White House Asks Supreme Court To Lift Curbs On Contact With Social Platforms

The Biden Administration is urging the Supreme Court to strike down a lower court injunction that could prevent officials from discussing controversial subjects with personnel at social media platforms.

The injunction, issued in September by the 5th Circuit Court of Appeals, prohibits officials in the White House, Surgeon General's office, Federal Bureau of Investigation and Centers for Disease Control from attempting to “coerce or significantly encourage a platform’s content-moderation decisions.”

The appellate court said when it issued the injunction that federal officials likely violated the First Amendment by pressuring social media platforms to suppress posts about topics including vaccines and COVID-19 and other topics.

The Supreme Court temporarily halted the injunction in September, but hasn't considered whether to more permanently set it aside.

On Tuesday, Solicitor General Elizabeth Prelogar argued in a written appeal to the Supreme Court that the injunction, if allowed to take effect, “would impose grave harms on the government and the public because it could chill vital governmental communications.”



She also urged the Supreme Court to reject the finding that the administration violated the First Amendment.

“Government officials are and must be free to inform, to persuade, and to criticize,” she wrote.

The solicitor general added that the 5th Circuit's injunction “imposed unprecedented limits on the ability of the president’s closest aides to speak about matters of public concern, on the FBI’s ability to address threats to the Nation’s security, and on CDC’s ability to relay public-health information.”

The dispute dates to last year, when attorneys general in Louisiana and Missouri, and several individuals alleged in that their social media posts relating to COVID-19 policies and vaccines were suppressed due to government pressure. The attorneys general and individuals specifically claimed that federal officials violated the First Amendment by wrongly pressuring tech platforms to “censor disfavored speakers and viewpoints.”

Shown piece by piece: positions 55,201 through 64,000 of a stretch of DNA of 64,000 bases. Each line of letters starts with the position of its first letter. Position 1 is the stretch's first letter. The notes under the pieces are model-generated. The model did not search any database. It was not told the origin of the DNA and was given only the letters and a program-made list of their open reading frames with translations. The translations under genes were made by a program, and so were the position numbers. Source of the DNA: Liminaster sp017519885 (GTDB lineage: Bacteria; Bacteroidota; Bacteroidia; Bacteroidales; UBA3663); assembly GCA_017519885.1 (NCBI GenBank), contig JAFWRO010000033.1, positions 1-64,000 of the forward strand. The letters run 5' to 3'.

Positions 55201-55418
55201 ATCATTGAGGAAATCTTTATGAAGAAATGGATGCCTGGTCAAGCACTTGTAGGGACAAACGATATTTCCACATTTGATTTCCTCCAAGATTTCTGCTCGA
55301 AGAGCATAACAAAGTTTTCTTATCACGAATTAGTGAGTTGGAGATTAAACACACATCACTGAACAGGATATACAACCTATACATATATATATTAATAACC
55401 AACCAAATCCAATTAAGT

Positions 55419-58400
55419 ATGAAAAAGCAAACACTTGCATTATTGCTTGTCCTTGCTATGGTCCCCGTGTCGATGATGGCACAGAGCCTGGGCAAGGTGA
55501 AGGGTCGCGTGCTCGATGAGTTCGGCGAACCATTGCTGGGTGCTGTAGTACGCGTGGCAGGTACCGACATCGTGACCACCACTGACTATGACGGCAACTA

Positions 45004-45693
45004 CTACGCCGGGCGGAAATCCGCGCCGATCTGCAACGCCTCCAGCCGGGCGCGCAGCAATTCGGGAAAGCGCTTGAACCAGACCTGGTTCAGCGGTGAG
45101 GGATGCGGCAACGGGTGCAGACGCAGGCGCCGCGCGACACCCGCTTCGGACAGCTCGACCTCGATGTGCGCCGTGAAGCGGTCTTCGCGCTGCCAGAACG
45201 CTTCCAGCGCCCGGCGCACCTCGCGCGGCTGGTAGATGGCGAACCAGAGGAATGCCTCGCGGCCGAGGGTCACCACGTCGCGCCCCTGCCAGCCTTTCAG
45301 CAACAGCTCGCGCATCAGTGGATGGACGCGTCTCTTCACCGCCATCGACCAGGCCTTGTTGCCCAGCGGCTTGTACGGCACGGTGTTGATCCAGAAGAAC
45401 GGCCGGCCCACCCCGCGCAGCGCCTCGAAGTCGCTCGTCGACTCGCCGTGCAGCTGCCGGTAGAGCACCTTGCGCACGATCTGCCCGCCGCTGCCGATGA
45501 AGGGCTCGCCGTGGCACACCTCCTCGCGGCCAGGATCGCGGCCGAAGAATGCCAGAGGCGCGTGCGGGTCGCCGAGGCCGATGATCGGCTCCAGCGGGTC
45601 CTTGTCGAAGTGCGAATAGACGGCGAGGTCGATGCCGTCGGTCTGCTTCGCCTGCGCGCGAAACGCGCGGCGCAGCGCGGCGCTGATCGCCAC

U.S. District Court Judge Terry Doughty in Monroe, Louisiana, sided with the plaintiffs and on July 4 issued a broad injunction prohibiting a numerous federal agencies and officials from attempting to persuade social media platforms to take down posts that are protected by the First Amendment.

The administration appealed Doughty's order to the 5th Circuit, which narrowed the injunction, but still prohibited some officials, including White House staff, from attempting to “coerce” or “significantly” encourage platforms' decisions about content moderation

The White House disputes that it “coerced” platforms into removing speech, writing that the platforms “often declined to remove flagged content.”

“Despite the platforms’ routine refusals to act in response to the government’s outreach, neither respondents nor the Fifth Circuit have identified even a single instance in which the government imposed any adverse consequences in retaliation,” the administration argues. “Indeed, Twitter ceased enforcement of its COVID-19 misinformation policy in November 2022, yet suffered no adverse consequences from the federal government.”

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